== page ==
Interested in escaping to the relaxed lifestyle of Baja? Here’s some good news! You, as an American citizen or foreign investor, can buy Baja real estate and have permanent ownership of that land and home. While you may have heard rumors of 99 year leases or the Mexican government taking away property, have no fear. These myths and others have kept many from investing in Baja, but it can be done. While owning your dream home in Mexico is 100% possible, let me caution you that there is often a big difference between buying property in Mexico and owning property in Mexico. The purpose of this article is to teach you all I can so you can make wise decisions throughout your purchase process. Here are some basic instructions for buying real estate in Baja California, Mexico.
The first difference you will encounter has to do with obtaining title to your new home. In the U.S. and Canada, receiving title for the property you are purchasing is simply taken for granted. You know that all properties have titles that transfer automatically to the buyer during the closing process. While most Mexican properties have legal title, there is no guarantee that you will receive that title unless you do your homework first. In Baja, there are many people who “control” property without actually having title or legal deed to that property. That’s the first thing you need to check before signing a contract. Does the seller hold the legal title? If he doesn’t, or if you won’t be able to get title for some other reason, you may either lose the property or get stuck with it and not be able to sell it later on.
It’s not difficult to obtain title for properties in Baja, but there is a definite learning curve you will need to follow to get it. The first thing you need to investigate is purchasing a fideicomiso, or Mexican bank trust, which is designed for foreign investment. This is the most secure way for foreigners to own and control property in Mexico. Mexican nationals typically use an escritura publica or other form of ownership document, but as a non-Mexican, I highly recommend the fideicomiso, which is one of the highest forms of title in Mexico and guarantees your ownership rights as a foreigner for a minimum of 50 years. With your fideicomiso, you will receive title to your property in your name, and you will have all the rights to do what you wish with your home.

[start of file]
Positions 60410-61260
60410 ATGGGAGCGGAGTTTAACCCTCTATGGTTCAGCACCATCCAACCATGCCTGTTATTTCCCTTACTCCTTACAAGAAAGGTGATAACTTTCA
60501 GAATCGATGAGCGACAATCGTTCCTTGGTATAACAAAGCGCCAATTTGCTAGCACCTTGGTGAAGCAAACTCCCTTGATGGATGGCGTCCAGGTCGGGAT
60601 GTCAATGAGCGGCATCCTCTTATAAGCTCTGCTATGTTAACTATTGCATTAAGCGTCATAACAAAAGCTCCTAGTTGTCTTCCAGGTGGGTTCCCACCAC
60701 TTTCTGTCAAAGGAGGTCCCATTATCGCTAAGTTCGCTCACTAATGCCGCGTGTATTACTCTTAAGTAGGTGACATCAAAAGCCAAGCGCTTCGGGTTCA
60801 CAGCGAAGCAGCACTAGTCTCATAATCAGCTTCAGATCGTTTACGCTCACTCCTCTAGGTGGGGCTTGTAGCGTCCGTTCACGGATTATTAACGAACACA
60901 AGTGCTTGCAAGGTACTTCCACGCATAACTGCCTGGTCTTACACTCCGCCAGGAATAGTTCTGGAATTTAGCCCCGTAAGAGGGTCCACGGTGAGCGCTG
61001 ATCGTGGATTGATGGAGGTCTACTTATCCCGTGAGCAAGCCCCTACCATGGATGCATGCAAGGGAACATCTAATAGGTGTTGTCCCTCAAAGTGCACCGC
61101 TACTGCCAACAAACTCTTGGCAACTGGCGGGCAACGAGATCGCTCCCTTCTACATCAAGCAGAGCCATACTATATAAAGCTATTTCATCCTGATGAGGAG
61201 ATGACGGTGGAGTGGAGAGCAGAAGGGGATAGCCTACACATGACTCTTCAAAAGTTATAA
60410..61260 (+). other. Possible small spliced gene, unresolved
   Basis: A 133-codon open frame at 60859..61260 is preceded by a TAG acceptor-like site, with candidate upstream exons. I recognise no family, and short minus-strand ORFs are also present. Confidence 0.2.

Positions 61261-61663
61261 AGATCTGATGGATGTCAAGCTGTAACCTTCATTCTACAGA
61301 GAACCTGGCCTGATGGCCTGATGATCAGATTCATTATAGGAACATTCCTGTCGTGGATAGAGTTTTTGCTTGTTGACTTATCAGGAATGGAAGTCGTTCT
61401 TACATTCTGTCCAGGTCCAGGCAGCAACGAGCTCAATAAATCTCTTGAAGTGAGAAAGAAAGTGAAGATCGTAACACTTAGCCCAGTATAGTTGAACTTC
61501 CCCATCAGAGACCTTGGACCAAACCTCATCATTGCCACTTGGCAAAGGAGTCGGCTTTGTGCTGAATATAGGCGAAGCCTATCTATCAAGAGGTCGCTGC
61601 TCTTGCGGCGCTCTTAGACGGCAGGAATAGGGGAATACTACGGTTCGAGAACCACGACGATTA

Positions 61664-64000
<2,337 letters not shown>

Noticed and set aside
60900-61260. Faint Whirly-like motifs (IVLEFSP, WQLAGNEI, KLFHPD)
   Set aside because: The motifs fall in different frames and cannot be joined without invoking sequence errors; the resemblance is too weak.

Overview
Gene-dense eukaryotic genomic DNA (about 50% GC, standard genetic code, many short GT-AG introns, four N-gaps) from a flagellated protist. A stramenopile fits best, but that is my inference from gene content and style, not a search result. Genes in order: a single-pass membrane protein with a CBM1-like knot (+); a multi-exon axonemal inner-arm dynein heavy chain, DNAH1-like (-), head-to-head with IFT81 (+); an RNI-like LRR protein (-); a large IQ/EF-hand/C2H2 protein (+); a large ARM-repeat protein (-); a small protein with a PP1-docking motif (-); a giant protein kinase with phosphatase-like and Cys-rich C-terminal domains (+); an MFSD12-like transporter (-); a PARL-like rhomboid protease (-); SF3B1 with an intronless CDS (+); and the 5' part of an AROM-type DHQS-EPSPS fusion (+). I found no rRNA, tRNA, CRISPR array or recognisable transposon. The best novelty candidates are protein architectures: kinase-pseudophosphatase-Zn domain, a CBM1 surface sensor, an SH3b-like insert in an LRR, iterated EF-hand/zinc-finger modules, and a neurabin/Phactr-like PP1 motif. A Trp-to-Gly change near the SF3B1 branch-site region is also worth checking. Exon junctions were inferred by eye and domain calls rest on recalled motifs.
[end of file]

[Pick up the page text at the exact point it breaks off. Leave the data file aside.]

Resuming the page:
Escrow is another important factor that you must consider. Using an escrow account is not necessary when purchasing a home in Baja, but it is the best way to assure that you don’t lose money in the process, especially if you are purchasing a home or condo that is still under construction. Even though it is not required, I highly recommend you use an escrow account as a first-time buyer of Baja real estate, just like you would in the U.S. or Canada. One final word of caution: since most escrow companies are U.S. based, make sure the person managing your escrow account has plenty of experience with Baja escrow accounts and closing real estate transactions here in Baja.
As a newcomer to the Baja real estate market, you will probably need some help to complete the transaction. I recommend that you hire a pair of experienced professionals to work alongside you and help you close the deal: a Baja real estate agent with closing experience and knowledge about escrow accounts, and a reputable closing coordinator to keep things moving and take care of all the bilingual communications and paperwork. For a first-time buyer in Baja, this is the essential combination to guarantee that you finalize your closing and receive title to your new home in the shortest and most economical manner possible. Many attorneys will promise to do that for you, but beware: while they may be able to help you, they often take a very long time to close transactions and usually charge a lot more for their services. By sticking with a Baja real estate agent and reputable closing coordinator, you are sure to have a much better experience.
And what about financing? Here in Baja, mortgage loans are very rare. It’s both difficult and costly to obtain financing here in Baja. Mexican banks often advertise lower rates than they actually offer, take up to four months to these high-interest loans, charge exorbitant closing costs, and often fail to deliver when it’s all said and done. Since most people here in Baja own their homes outright, sellers are often looking for a quick cash transaction. When you come down to make your purchase, you want to arrive with cash in hand if at all possible. If you can’t bring all of the cash with you, however, don’t worry. Just bring as much as you can. U.S. financing is often an option, and many sellers are willing to offer partial financing for a serious buyer with a large down payment.
While this is just a basic introduction to buying here in Baja, I hope you have found this information helpful. I encourage you to keep reading and learning all you can about Baja real estate, including topics such as escrow accounts, fideicomisos, financing, and more before making your big Baja purchase.